Alcohol Drinking Habits to Prevent Bone Aging – Eat This, Not That

When you’re younger, your body builds new bone faster than it breaks down old bone, which increases bone mass. But as you get older, bone mass is lost faster than it is createdwhich can lead to weakened bones. Age is not the only factor; gender, race, family history and body size also affect bone health. The good news is that while you can’t completely prevent some degree of bone loss over time, there are ways to strengthen your bones and slow bone aging.

What you eat and drink can be a major factor in bone health, which includes incorporating more bone healthy minerals in your diet. And it’s not just what you eat, it’s also what you drink. We spoke with Brittany DunnMS, RDN, CDand member of our Advice from medical expertsto learn more about eating habits that can help keep your bones healthy and prevent aging.

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According to Dunn (and honestly, your mother), drinking Milk is a good way to deliver important nutrients to your bones.

“Fortified milk and milk alternatives contain vitamin D, calcium and protein to support bone health,” says Dunn.

Fortified milk is cow’s milk that contains additional vitamins and minerals not naturally found in significant amounts in regular milk. If you’re lactose intolerant or just don’t like cow’s milk, you can find milk alternatives that also contain additional vitamins. These include plant-based milk options like soy, oatsrice, coconutcashew nuts and almond.

How do you know if your milk is fortified? You should be able to tell from the label. And for those who don’t like either of these milk options, Dunn recommends kefir—a “yogurt drink” packed with probiotics.

pour the nut milk alternative into the smoothie in a blender
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If you don’t like your “pure” milk, don’t worry, there are other ways to mix it into your diet. Dunn points out that adding some type of dairy to your smoothie is a great way to help keep bones healthy.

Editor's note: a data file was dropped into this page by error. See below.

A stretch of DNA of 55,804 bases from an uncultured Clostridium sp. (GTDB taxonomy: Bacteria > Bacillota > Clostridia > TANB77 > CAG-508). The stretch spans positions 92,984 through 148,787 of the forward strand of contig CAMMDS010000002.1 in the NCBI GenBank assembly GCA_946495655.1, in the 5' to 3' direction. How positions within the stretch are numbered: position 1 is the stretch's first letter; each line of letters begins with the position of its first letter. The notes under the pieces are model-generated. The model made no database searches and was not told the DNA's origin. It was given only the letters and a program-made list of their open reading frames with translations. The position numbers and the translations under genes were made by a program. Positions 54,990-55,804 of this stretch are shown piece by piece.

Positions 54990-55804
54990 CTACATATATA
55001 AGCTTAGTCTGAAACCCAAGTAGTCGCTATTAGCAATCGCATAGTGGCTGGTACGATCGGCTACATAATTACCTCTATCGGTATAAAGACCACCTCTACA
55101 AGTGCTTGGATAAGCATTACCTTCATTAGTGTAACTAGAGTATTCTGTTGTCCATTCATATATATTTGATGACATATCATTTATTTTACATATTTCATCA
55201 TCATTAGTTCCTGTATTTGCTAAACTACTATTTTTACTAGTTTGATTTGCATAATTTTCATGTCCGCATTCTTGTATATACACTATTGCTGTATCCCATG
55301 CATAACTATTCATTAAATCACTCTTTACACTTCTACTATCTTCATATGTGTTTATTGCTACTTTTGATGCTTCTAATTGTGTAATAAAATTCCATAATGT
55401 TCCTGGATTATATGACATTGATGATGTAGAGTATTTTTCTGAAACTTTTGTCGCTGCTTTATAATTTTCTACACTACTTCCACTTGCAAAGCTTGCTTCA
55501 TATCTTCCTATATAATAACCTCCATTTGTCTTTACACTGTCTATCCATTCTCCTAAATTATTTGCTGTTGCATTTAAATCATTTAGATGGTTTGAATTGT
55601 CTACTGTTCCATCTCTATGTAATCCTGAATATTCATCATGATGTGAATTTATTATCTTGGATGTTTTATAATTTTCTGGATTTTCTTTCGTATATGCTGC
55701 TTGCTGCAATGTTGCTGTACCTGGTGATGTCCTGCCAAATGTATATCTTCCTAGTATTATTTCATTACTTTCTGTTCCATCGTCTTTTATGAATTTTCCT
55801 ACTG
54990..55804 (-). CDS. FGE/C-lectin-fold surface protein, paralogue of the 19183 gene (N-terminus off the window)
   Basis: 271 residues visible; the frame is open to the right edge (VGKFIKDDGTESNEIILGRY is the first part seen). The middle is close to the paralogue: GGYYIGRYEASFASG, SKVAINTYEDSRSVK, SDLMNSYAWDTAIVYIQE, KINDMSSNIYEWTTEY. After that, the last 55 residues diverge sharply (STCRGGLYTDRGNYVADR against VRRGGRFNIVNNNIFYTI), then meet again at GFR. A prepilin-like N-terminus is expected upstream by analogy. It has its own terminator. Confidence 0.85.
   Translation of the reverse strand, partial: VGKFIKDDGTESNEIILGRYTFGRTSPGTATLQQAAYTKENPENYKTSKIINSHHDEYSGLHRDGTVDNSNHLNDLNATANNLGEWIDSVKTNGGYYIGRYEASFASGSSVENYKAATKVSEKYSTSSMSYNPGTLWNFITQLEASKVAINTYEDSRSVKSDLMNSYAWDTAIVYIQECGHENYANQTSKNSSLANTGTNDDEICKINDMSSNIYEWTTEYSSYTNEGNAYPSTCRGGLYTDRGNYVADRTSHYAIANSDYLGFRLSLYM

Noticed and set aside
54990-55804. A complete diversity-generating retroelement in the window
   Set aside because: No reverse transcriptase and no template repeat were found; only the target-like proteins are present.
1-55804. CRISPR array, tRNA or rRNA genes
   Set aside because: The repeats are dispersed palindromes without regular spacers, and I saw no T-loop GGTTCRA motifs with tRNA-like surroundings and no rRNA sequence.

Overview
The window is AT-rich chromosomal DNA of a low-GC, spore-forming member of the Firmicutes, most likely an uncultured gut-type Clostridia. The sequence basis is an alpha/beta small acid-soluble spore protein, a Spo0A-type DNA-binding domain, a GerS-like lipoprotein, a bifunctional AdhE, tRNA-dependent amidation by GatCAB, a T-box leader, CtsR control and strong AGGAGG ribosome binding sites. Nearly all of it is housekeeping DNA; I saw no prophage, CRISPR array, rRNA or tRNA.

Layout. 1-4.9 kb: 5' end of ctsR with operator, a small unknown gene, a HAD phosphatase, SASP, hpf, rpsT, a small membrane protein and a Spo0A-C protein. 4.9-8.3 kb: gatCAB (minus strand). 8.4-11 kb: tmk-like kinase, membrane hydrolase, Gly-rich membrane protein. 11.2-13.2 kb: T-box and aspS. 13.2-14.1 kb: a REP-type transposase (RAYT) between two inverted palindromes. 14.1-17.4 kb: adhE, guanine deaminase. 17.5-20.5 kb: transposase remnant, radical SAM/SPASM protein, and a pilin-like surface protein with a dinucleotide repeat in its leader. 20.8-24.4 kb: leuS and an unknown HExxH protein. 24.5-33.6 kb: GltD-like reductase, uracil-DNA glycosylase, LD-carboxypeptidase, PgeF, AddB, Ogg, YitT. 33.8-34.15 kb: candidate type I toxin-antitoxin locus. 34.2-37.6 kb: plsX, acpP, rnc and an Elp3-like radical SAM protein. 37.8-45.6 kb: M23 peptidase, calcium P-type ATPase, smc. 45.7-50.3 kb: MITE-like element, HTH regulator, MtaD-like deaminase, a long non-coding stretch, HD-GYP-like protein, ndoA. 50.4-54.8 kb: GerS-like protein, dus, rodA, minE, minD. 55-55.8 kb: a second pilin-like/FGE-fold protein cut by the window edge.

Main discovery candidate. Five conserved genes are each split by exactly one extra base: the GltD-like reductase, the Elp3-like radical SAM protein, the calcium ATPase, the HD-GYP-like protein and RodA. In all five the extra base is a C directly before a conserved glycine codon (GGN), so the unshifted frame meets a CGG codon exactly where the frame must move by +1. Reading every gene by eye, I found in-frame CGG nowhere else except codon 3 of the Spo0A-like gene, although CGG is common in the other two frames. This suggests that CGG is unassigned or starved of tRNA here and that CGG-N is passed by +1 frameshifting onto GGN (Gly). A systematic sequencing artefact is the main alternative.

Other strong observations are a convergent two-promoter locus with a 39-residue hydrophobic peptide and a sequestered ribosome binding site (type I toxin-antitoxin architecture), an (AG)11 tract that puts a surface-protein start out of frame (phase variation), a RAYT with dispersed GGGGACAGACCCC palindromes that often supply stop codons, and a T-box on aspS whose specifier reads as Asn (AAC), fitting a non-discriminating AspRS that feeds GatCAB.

Options like low fat milk, yogurtand even fortified soy milk are all great sources of calcium, vitamin D, and protein, all of which are great for building strong bones!

According to the review food today, protein makes up about 50% of bone volume and about one-third of bone mass. And since dietary protein is an essential nutrient for bone health, it can help prevent osteoporosis.

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If dairy is completely out of the question for you, luckily there are other ways to get your calcium intake.

Spinach and other green leafy vegetables are a good source of calcium,” says Dunn, adding that spinach is a particularly good leafy vegetable to add to your smoothie because you might not even taste it once it’s mixed with other ingredients. , but you will still reap the nutritional benefits.

However, she warns that spinach contains a high amount of oxalate, a natural compound that binds to calcium, which can potentially lead to the formation of kidney stones.

As an alternative to spinach, another great leafy vegetable to consider adding to your diet is kale. It is recommended that most people consume 2500 mg of calcium per day. Half a cup (100 mg) of kale contains 254mg Calciumthat’s 10% of your daily intake, making it another great source of calcium that’s also great for smoothies.

RELATED: 5 Best Foods to Protect Your Bones from Aging, Says Dietitian

prunes
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According to Dunn, fruits work as great digestive equalizers that support balanced pH levels which, in turn, help maintain calcium levels.

A particularly useful fruit for improving bone health is prunes. According to a study published by the Pennsylvania State University Integrative and Biomedical Physiology Program and Departments of Nutritional Sciences and Kinesiology, eating about 6 to 12 prunes a day can help reduce inflammatory disturbances that can contribute to bone loss in postmenopausal women. If the thought of prunes makes you cringe, try drinking it. fortified orange juice, which provides 350 mg of calcium, or about 25% of your daily intake. As a bonus, it’s packed with vitamin C, another important nutrient for the maintenance of bone health. You’ll get 100% of your recommended daily intake in just one serving, which is a win-win. And again, you can combine fruits together in a smoothie to maximize the benefits of each ingredient. You won’t even taste the prunes!

Kayla Garritano

Kayla Garritano is a staff writer for Eat This, Not That! She graduated from Hofstra University, where she majored in Journalism and earned a double minor in Marketing and Creative Writing. Read more

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